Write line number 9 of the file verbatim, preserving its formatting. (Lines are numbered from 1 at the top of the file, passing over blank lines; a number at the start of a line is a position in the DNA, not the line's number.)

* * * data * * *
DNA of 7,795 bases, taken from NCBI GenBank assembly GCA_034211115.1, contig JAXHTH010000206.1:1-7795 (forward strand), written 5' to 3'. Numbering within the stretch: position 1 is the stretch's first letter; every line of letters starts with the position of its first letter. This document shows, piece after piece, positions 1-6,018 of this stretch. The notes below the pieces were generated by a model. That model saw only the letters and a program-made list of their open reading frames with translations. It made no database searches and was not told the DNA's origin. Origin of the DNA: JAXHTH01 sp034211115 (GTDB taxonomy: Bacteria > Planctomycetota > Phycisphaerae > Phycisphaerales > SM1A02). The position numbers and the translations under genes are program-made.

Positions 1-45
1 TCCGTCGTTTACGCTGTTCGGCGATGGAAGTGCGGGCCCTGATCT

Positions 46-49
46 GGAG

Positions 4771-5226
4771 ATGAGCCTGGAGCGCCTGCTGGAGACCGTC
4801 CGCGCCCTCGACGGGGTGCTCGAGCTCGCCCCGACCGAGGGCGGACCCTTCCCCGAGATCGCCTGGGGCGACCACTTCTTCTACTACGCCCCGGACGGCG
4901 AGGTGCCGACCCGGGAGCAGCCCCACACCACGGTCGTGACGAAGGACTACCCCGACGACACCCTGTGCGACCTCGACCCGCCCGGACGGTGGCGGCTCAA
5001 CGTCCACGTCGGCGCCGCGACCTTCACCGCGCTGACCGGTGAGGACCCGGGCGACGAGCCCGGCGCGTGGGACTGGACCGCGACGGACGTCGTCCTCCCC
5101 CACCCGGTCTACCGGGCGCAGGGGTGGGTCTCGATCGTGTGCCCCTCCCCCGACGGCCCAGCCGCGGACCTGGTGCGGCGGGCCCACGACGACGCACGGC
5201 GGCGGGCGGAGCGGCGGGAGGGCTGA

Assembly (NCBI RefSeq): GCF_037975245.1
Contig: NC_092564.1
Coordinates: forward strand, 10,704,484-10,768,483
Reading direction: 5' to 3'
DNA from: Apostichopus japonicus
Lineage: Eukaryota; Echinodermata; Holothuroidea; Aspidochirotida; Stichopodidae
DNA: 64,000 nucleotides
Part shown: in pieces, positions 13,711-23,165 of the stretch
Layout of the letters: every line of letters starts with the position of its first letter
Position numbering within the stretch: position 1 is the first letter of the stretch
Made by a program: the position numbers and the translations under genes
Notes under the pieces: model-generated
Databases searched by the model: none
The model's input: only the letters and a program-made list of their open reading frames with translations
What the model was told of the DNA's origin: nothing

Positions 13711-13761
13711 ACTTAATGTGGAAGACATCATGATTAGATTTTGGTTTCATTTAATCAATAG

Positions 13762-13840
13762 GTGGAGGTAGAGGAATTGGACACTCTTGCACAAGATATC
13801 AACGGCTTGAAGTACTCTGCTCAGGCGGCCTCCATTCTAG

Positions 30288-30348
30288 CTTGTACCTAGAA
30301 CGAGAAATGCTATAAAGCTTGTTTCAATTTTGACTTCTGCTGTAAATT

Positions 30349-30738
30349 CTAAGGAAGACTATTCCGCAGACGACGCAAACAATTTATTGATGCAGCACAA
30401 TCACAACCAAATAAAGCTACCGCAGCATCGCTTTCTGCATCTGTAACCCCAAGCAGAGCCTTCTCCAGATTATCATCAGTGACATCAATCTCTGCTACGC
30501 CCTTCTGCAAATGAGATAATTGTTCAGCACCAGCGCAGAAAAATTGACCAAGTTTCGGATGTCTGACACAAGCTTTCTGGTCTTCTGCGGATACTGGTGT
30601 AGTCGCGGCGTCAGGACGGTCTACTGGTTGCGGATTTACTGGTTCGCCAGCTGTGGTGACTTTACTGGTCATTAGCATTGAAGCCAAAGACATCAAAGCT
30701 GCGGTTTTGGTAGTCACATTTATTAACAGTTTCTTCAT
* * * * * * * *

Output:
4901 AGGTGCCGACCCGGGAGCAGCCCCACACCACGGTCGTGACGAAGGACTACCCCGACGACACCCTGTGCGACCTCGACCCGCCCGGACGGTGGCGGCTCAA